“I’m a stupid optimist. Either the vehicle that takes me to the boneyard will get six miles per gallon of processed dinosaur, or it will run for ninety days on a milliliter of Sea-Monkey urine. Either way, all in all, we’ll make it.”


Here's an idea for Professor Gilbert. Write an article about why the disgruntled Islamo-fascists are more worried about infidels than the weather. They're almost as crazy as us!

Part 2: Write an article about what motivates an, ahem, sane and sober man such as Al Gore to produce a propaganda film about the weather that contains so many easily verifiable distortions and exaggerations that almost seem calculated to alarm?. Why does the left habitually sacrifice truth to activism? Is this distortion consciously or unconsciously motivated?

Saturday, July 01, 2006

"If the Times Stops Helping the Terrorists, the Terrorists Will Have Won"

Our unelected Overlords at the New York Times have come out from under their cone of silence to reveal yet another secret, that is, When Do We Publish a Secret?

This ought to be rich. But what I really want to know is when the Times will publish a useful secret (useful to Americans, not terrorists), say, the exact deductions on your income tax returns that automatically trigger an audit? Nah, that might hurt the government’s war on your wallet.

“SINCE Sept. 11, 2001, newspaper editors have faced excruciating choices in covering the government's efforts to protect the country from terrorist agents.”

Oh yes, we can tell. They must weep every time they have to publish something damaging to the war effort. Weep, I tell you!

Liberals just can’t help playing the victim card. It’s in their bones. Every day is an excruciatingly painful choice: shall we merely undermine the war effort, or actually assist our enemy?

“Each of us has, on a number of occasions, withheld information because we were convinced that publishing it could put lives at risk.”

Sorry. You don't get credit for common decency. What about the many other occasions you purposely chose to put American lives at risk?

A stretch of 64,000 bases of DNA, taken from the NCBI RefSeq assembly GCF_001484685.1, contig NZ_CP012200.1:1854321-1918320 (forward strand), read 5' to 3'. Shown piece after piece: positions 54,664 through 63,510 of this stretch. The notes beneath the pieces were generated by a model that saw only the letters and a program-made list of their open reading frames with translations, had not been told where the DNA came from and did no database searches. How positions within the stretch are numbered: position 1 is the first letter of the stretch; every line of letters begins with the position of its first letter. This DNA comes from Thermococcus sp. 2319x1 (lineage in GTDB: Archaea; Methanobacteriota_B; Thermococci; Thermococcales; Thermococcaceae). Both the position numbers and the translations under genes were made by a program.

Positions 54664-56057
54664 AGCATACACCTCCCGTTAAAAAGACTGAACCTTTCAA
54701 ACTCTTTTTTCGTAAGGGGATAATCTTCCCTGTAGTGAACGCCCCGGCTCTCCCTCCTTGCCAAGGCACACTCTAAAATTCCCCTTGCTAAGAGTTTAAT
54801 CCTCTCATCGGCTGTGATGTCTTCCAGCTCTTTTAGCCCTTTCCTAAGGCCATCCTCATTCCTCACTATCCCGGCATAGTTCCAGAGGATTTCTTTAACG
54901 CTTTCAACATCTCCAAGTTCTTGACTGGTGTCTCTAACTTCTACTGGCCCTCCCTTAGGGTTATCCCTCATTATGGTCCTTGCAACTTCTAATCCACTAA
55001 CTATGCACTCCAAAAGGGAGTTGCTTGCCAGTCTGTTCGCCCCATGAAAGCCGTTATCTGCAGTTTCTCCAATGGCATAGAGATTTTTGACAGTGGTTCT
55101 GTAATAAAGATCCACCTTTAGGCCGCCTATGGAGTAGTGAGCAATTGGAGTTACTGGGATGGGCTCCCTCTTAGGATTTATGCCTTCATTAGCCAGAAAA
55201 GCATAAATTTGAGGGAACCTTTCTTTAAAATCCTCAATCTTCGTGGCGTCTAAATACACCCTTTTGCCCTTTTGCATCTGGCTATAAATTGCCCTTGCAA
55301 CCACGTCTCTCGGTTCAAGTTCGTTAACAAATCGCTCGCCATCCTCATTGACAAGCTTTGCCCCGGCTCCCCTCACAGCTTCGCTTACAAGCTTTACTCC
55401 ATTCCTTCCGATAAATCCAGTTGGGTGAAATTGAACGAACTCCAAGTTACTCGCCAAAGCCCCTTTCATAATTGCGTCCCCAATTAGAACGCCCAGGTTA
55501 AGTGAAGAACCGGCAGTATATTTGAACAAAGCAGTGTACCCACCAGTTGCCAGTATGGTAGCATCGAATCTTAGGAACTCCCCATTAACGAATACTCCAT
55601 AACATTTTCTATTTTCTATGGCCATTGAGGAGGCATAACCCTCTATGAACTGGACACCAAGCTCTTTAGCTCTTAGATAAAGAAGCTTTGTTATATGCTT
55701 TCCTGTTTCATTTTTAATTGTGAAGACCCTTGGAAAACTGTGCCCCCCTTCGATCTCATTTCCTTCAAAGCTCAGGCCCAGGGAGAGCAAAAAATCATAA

“Last week our newspapers disclosed a secret Bush administration program to monitor international banking transactions. We did so after appeals from senior administration officials to hold the story. Our reports--like earlier press disclosures of secret measures to combat terrorism--revived an emotional national debate, featuring angry calls of 'treason' and proposals that journalists be jailed along with much genuine concern and confusion about the role of the press in times like these.”

Liberals cannot help thinking in terms of feelings. It most certainly is “an emotional debate,” in that it centers entirely around the Times’ visceral hatred of President Bush. Remove that from the equation and we wouldn’t be having this debate.

The Times, of course, is not angered by treason. They're above that sort of thing.

“We agree, however, on some basics about the immense responsibility the press has been given by the inventors of the country.”

What a monstrously pompous inversion. The founders gave no such special responsibility to huge, self-serving media conglomerates. Rather, they created a government whose purpose was to protect the rights of individuals, not “the press” and certainly not “The Times.” The Times has no special rights that any ordinary citizen doesn’t possess, but they obviously consider themselves above the law, including the constitution. If I did what the Times had done, I would be arrested, tried and jailed as a spy, and rightfully so. There is no fourth branch of government called “the press.” There are only people with blogs, most of them idiots, a few of whom go to the trouble of printing and distributing their blathering, like the Times.